24 July 2013

Crazy Common Mullein

Common Mullein
The last few weeks as I've been driving to / from work I've noticed a roadside weed that's sprouted like mad (it's seriously huge) and has bloomed a funny yellow flower. And I've noticed it almost everywhere. Having a new interest in gardening, I had to figure out what it is.

Thanks to Google Images, I determined that it's Common Mullein (verbascum thapsus). On a government website, I read that it was, "brought over from Europe by settlers, it was used as a medicinal herb, as a remedy for coughs and diarrhea and a respiratory stimulant for the lungs when smoked." I couldn't help but wonder if this weed has an 18th century connection?

After a bit of searching I learned that...

Common mullein is referenced in ancient Greek literature.


 I guess that makes it an "heirloom" weed? 



 A little lore.

 I like the idea of the "Quaker rouge" but I'm not sure I believe it.


A primary source that proves it was actually here along the East Coast.



Here are a few photos of common mullein from the Rhode Island roadside...



Major mullein!

Excited about my discovery, I told my husband what I had learned and he said, "Ah that's not weird?" I don't think it's weird, I'm not going to make tea or dye clothes with it. This research further illustrates that the influences of the 18th century are all around us (as I've referenced in previous posts here and here). Have you noticed any common mullein in your area?


10 July 2013

Curtain-Along: Under Petticoat

After two quick afternoons of sewing, I'm proud to say that my Curtain-Along contribution is complete! (If you're not familiar with the Curtain-Along, click here.) Everyone is making gowns, which I admire and all look great, but I wanted to do something different. "Sew" I chose to create an embroidered under petticoat.






Crewel embroidered petticoat, 18th century


Mid-18th century petticoat, Vermont, linen plain weave with wool embroidery

Mid-18th century New England petticoat, linen and cotton ground with wool embroidery.

Knowing that there are oodles of examples of beautifully embroidered under petticoat borders such as....

Crewel work petticoat border, 18th century New England. Linen ground with wool embroidery and worsted wool tape.
MFA Accession Number 50.3123

Petticoat border, New England 1758. Linen plain weave with wool embroidery.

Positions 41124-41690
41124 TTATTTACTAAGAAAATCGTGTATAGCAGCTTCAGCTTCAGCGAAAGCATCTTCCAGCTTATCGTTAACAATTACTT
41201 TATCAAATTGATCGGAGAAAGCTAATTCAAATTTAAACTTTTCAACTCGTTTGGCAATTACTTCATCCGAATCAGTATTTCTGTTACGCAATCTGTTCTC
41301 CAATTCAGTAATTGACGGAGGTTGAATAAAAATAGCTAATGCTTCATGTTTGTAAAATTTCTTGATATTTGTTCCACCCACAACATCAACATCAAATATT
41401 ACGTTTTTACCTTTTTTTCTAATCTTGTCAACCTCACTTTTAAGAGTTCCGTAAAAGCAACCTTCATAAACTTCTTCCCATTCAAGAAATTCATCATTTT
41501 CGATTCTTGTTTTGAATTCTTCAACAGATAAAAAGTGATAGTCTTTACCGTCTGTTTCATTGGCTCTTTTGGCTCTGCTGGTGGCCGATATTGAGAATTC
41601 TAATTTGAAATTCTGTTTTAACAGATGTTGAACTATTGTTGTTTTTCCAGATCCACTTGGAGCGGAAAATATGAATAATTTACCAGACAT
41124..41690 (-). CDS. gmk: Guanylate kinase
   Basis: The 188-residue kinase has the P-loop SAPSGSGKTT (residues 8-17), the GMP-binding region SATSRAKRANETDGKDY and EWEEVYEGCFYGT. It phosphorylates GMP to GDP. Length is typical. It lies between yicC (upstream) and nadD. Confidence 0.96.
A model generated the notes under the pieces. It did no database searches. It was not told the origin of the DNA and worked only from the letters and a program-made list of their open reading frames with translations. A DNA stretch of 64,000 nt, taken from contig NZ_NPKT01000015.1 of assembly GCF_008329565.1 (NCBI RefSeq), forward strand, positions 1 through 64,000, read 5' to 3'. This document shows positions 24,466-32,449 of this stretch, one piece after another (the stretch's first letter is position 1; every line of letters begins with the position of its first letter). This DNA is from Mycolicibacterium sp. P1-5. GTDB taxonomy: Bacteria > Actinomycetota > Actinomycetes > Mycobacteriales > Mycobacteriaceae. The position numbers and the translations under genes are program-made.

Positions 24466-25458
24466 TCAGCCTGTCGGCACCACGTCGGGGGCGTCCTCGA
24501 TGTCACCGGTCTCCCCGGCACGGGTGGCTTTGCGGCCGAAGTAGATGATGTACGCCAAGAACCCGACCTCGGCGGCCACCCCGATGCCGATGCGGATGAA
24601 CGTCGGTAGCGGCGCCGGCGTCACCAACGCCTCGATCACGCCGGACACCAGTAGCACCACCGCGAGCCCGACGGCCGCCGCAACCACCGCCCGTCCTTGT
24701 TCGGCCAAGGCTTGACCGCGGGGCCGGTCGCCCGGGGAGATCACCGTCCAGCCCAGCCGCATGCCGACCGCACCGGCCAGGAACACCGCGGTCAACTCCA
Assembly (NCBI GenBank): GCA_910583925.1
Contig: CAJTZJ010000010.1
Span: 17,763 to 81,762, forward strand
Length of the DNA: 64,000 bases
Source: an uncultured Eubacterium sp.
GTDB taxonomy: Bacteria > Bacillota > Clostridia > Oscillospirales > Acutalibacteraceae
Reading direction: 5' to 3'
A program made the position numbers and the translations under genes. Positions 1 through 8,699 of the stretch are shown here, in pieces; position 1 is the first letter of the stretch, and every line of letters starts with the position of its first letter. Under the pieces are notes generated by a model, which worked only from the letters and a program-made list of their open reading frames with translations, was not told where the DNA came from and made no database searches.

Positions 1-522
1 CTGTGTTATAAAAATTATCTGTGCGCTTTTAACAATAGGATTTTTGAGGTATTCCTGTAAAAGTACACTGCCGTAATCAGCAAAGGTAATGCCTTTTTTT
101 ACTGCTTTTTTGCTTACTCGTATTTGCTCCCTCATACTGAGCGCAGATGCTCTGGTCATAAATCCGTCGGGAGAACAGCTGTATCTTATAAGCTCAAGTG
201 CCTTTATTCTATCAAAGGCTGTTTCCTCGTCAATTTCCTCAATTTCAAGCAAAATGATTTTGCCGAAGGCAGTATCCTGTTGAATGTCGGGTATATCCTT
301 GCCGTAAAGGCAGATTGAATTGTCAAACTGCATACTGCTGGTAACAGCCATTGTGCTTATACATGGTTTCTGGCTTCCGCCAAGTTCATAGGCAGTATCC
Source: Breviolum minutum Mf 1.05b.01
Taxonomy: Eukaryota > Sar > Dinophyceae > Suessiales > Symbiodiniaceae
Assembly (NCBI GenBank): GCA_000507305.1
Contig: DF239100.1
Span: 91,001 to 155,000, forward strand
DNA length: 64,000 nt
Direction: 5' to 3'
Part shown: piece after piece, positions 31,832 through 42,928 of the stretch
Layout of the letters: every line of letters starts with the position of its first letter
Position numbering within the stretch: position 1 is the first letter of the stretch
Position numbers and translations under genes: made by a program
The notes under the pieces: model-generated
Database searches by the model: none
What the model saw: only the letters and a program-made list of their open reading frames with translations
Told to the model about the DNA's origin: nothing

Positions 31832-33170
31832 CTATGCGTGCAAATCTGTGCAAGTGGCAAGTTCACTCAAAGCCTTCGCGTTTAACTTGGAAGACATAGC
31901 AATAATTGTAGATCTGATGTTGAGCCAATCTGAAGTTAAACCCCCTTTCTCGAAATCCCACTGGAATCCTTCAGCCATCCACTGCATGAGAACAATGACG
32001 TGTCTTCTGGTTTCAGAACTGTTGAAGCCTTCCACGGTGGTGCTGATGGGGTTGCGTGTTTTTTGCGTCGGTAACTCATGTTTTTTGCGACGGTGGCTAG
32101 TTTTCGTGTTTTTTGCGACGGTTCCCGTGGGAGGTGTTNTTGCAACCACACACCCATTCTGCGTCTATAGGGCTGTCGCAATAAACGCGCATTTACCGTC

Petticoat border, 1758, Ipswich, MA. Linen plain weave with wool embroidery.

...I used these as inspiration when curtain shopping. I searched online and found beautifully embroidered fabrics curtains like:

Pottery Barn Margarite Embroidered Drape, starts at $129 a panel.

Ballard Designs Crewel Embroidered Drape. This is no longer available but the sale/clearance price was $100 per panel.

I wasn't willing to pay anything close to that amount. It seems to defeat the purposes of Jen's initial inspiration of the curtain fabric being similar to the reproduction fabric, yet much cheaper. Thanks to Etsy I eventually found a vintage pair of valences.

Made from, most likely, a polyester yarn, the embroidery is done in chain stitches, which is accurate, and the design seems relatively 18th century in inspiration. The fabric on a Joann's-type osnaburg. At $25 it's a good fit.
 A detail of the embroidery.



There's a great embroidered under petticoat from the UK National Trust that's all pieced together, which I used as my curtain-along inspiration / documentation:
Petticoat 1740-1760, linen and cotton
National Trust Collections Inventory Number 814614.8


Initially I thought I would unpick all the machine stitching and sew the whole thing by hand.
Given the time consuming nature of unpicking machine stitches, I bagged that.

I sewed the valences together; and then I sewed the valences to three pieces of a beige linen fabric--all on the sewing machine. (This is a big accomplishment for me as I'm much better versed in hand sewing.)
Since this project is more costume-like than reproduction-like, I decided to keep the rod pocket seams so the valences retain their "curtainness". I pleated the waist and whip stitched the tape in place...




...and before I knew it, it was done!


A peek at the inside.


Some day I'll make a reproduction embroidered under petticoat with beautiful images. In the mean time, since students often ask about the many layers of 18th century clothing, this makes a great talking point.